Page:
With the end of the Moammar Gadhafi regime seemingly in sight, it is an opportune time to step back and revisit one of the themes we discussed at the beginning of the crisis: What comes after the Gadhafi regime?
As the experiences of recent years in Iraq and Afghanistan have vividly illustrated, it is far easier to depose a regime than it is to govern a country. It has also proved to be very difficult to build a stable government from the remnants of a long-established dictatorial regime. History is replete with examples of coalition fronts that united to overthrow an oppressive regime but then splintered and fell into internal fighting once the regime they fought against was toppled. In some cases, the power struggle resulted in a civil war more brutal than the one that brought down the regime. In other cases, this factional strife resulted in anarchy that lasted for years as the iron fist that kept ethnic and sectarian tensions in check was suddenly removed, allowing those issues to re-emerge.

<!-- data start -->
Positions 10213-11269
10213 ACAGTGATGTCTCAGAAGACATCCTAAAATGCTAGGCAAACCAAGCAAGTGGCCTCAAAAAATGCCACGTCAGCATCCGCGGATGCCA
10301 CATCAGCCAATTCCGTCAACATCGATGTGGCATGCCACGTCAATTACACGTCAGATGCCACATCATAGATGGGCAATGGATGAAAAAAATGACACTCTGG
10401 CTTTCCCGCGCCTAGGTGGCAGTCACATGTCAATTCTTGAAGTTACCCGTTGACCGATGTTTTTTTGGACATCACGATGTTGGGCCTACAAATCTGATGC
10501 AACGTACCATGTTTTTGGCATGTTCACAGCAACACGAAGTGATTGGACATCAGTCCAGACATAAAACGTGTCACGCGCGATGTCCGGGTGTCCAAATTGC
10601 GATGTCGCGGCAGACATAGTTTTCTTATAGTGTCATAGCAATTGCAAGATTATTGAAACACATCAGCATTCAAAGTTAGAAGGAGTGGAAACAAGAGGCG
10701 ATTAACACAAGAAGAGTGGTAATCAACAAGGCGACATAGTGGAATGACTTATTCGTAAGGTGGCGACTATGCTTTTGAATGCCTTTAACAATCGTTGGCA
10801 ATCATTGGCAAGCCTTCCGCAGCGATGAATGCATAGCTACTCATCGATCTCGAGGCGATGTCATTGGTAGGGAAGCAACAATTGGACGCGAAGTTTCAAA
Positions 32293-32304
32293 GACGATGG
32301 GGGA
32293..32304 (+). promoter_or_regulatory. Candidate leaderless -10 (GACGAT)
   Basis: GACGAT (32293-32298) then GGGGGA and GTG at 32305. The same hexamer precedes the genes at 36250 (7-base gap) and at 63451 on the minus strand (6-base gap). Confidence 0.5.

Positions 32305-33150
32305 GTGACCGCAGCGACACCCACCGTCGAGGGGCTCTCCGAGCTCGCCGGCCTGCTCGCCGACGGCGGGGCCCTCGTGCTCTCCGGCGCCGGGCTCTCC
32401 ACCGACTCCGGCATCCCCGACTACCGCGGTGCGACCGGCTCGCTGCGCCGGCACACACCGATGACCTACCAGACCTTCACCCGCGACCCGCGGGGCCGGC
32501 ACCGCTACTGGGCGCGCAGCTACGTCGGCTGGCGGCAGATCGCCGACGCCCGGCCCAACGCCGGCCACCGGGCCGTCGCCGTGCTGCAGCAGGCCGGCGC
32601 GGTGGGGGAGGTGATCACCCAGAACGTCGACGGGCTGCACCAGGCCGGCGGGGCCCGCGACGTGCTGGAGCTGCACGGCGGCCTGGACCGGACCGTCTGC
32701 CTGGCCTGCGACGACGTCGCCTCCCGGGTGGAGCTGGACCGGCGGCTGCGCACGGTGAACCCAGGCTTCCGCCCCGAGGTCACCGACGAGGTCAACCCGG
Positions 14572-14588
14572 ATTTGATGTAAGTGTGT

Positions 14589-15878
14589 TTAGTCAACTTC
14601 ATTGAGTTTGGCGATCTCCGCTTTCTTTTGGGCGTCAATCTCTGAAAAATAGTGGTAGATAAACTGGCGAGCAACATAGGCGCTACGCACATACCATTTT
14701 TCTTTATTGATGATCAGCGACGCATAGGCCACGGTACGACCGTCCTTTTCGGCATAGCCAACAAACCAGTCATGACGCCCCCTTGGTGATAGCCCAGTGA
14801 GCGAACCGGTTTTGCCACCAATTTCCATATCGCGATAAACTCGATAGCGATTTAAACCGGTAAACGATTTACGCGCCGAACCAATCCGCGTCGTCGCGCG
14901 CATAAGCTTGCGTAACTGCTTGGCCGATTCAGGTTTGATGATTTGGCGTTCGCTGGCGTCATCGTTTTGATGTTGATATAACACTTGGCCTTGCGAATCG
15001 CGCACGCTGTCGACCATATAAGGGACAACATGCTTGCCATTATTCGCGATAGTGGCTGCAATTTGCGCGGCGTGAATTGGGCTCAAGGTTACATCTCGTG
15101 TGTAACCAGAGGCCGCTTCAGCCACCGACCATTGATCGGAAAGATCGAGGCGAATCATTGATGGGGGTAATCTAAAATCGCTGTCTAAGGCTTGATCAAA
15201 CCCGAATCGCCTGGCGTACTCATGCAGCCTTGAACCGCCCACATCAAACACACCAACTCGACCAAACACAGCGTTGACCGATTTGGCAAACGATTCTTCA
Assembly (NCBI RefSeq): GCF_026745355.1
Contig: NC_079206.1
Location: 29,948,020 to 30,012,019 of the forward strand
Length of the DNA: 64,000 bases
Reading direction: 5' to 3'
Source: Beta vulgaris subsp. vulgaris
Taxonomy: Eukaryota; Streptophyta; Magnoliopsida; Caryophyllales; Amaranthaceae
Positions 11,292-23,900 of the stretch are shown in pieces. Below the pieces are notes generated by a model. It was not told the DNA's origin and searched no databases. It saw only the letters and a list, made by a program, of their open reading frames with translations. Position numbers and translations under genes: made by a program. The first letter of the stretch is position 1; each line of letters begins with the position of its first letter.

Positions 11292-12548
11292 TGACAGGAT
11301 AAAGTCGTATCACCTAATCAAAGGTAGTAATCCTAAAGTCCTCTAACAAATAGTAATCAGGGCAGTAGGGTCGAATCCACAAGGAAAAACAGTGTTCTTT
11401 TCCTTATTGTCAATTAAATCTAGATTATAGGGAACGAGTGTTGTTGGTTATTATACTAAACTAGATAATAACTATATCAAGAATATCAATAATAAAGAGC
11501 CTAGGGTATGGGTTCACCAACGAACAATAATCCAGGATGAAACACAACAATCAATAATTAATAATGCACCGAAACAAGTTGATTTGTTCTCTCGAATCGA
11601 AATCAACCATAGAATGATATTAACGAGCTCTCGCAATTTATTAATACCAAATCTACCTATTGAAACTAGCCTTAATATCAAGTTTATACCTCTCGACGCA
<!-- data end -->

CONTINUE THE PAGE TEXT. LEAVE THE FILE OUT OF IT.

As Libya enters this critical juncture and the National Transitional Council (NTC) transitions from breaking things to building things and running a country, there will be important fault lines to watch in order to envision what Libya will become.
One of the biggest problems that will confront the Libyan rebels as they make the transition from rebels to rulers are the country’s historical ethnic, tribal and regional splits. While the Libyan people are almost entirely Muslim and predominantly Arab, there are several divisions among them. These include ethnic differences in the form of Berbers in the Nafusa Mountains, Tuaregs in the southwestern desert region of Fezzan and Toubou in the Cyrenaican portion of the Sahara Desert. Among the Arabs who form the bulk of the Libyan population, there are also hundreds of different tribes and multiple dialects of spoken Arabic.